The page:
If you are looking for an answer to the question What is Artificial Intelligence? and you only have a minute, then here's the definition the Association for the Advancement of Artificial Intelligence offers on its home page: "the scientific understanding of the mechanisms underlying thought and intelligent behavior and their embodiment in machines."
However, if you are fortunate enough to have more than a minute, then please get ready to embark upon an exciting journey exploring AI (but beware, it could last a lifetime) …
Why job security won't exist in the age of'superintelligence' and that's OK Artificial intelligence (AI) is a repeatedly misused term. Coined in 1956 by John McCarthy, it was originally intended to define an independent machine agent that can take actions to maximize success toward a particular goal, with human-like functions such as learning and problem solving. AI can be broadly categorized as ANI (artificial narrow intelligence), AGI (artificial general intelligence) and ASI (artificial superintelligence). Almost all of the AI systems we see today align under ANI -- e.g., IBM Watson, Deep Blue, a calculator, even the device you're reading this from all fall into that category. All are built to perform specific functions, but are not quite at a human level.
Artificial Intelligence (AI) has had a major resurgence in the past few years. If we look at the history of AI, we see a repeated cycle – it was at the forefront in the 80's too – it has been going through cycles of over-promise, investment, under delivery and investment reduction. However this time around, the technology advancements, scale and attention being paid to AI are much larger than before. The advances in big data technologies combined with cheap massively scalable infrastructure and storage is now helping us tremendously to tackle bigger and bolder problems in Artificial Intelligence. However, we are really just at the tip of the iceberg with AI.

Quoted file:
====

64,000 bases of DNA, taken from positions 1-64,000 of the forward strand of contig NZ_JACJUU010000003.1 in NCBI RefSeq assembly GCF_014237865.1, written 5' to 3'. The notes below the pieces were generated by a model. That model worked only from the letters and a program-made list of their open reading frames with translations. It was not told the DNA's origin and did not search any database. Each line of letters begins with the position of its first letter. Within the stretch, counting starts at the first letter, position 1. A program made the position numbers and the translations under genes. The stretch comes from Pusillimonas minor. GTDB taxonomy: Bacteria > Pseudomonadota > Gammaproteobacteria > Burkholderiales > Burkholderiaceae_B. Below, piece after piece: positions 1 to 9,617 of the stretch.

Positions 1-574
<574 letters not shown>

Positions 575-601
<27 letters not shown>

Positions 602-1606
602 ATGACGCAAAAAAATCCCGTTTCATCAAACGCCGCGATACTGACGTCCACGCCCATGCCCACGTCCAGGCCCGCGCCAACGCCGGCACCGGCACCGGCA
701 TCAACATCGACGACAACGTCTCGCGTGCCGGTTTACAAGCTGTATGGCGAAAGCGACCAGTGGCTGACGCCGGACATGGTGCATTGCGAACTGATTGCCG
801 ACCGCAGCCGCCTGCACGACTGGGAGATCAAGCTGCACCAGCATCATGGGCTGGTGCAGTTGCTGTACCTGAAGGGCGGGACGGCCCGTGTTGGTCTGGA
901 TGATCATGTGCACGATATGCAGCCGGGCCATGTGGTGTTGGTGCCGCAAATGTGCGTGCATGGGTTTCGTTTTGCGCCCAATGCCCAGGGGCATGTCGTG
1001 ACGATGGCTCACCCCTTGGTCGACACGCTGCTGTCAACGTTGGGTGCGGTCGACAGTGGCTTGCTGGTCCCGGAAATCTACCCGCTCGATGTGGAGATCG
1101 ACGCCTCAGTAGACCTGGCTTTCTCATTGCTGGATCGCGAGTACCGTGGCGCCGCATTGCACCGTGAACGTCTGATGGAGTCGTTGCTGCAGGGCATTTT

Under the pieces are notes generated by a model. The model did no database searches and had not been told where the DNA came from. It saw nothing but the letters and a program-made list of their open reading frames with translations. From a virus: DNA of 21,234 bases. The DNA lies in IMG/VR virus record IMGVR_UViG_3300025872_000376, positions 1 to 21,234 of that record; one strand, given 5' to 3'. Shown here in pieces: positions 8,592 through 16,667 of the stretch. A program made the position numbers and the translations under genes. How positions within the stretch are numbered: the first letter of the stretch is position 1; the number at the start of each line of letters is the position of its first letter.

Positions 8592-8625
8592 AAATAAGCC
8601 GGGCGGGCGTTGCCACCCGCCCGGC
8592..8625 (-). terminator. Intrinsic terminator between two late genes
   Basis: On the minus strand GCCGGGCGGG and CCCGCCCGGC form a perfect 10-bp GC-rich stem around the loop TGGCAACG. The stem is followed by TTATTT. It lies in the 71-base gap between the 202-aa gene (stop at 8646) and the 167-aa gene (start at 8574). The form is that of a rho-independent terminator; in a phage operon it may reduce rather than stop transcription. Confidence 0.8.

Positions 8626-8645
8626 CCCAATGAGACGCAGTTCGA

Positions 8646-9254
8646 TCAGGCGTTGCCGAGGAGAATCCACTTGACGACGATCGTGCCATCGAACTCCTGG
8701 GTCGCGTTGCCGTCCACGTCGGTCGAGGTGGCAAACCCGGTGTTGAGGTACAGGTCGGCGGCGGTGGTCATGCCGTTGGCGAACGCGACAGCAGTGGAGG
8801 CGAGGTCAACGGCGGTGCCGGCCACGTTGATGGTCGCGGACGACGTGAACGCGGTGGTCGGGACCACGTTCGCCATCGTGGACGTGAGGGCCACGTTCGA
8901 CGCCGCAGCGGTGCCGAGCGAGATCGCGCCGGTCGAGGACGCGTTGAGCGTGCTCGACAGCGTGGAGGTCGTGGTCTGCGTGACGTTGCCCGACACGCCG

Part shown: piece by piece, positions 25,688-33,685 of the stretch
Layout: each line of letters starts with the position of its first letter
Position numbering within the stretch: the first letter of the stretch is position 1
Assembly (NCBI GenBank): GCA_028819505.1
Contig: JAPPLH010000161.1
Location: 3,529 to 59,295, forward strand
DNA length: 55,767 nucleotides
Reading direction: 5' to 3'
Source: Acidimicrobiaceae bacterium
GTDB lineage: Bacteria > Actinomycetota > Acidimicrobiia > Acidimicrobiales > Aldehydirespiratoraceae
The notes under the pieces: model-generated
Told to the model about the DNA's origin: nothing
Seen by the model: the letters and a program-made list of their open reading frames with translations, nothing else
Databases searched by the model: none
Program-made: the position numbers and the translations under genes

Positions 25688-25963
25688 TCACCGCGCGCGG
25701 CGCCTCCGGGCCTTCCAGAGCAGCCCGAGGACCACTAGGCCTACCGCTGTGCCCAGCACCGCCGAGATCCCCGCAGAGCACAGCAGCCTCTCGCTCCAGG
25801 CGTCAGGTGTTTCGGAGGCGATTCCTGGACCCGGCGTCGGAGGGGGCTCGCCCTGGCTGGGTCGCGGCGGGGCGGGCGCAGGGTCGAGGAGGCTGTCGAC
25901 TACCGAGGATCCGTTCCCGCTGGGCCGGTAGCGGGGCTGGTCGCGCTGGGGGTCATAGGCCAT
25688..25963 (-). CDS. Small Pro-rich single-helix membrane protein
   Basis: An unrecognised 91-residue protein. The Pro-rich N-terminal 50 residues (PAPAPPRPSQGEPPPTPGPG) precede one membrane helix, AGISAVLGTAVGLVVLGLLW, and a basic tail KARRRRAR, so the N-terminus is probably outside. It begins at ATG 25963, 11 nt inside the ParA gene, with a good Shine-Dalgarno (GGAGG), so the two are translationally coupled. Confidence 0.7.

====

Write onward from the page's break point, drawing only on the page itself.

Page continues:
In May, the White House Office of Science and Technology Policy (OSTP) announced "a new series of workshops and an interagency working group to learn more about the benefits and risks of artificial intelligence." They hosted a June Workshop on Safety and Control for AI (videos), along with three other workshops, and issued a general request for information on AI (see MIRI's primary submission here). The OSTP has now released a report summarizing its conclusions, "Preparing for the Future of Artificial Intelligence," and the result is very promising. The OSTP acknowledges the ongoing discussion about AI risk, and recommends "investing in research on longer-term capabilities and how their challenges might be managed": General AI (sometimes called Artificial General Intelligence, or AGI) refers to a notional future AI system that exhibits apparently intelligent behavior at least as advanced as a person across the full range of cognitive tasks. A broad chasm seems to separate today's Narrow AI from the much more difficult challenge of General AI. Attempts to reach General AI by expanding Narrow AI solutions have made little headway over many decades of research.
With Uber recently launching a trial of self-driving cars in Pittsburgh, it's the question everyone, not just attorneys, is now asking, "In the case of an accident, who's the legally responsible'driver' in a driver-less car?" Artificial Intelligence (AI) and the Internet of Things (IoT) are beginning to learn on their own and make independent decisions based on that learning, triggering new questions of responsibility and accountability. Among AI and IoT's many challenges in becoming mainstream technologies, the most important ones may be around building a legal framework for when the responsible party is no longer an easily identifiable person or company. To start this discussion on the legal questions to be answered in a world increasingly populated by autonomous drones, robots, and vehicles, we reached out to three leaders in the AI space – Stanford's Sudha Jamthe, CityMD's Ramu Kannan, and Kimera Systems' Mounir Shita (we've included their bios and contact information at the end of this article). Here's what we asked them, and their striking responses: AI means different things to different people. There are people who think of AI as a sensationalized topic that will build robots who will take over the world.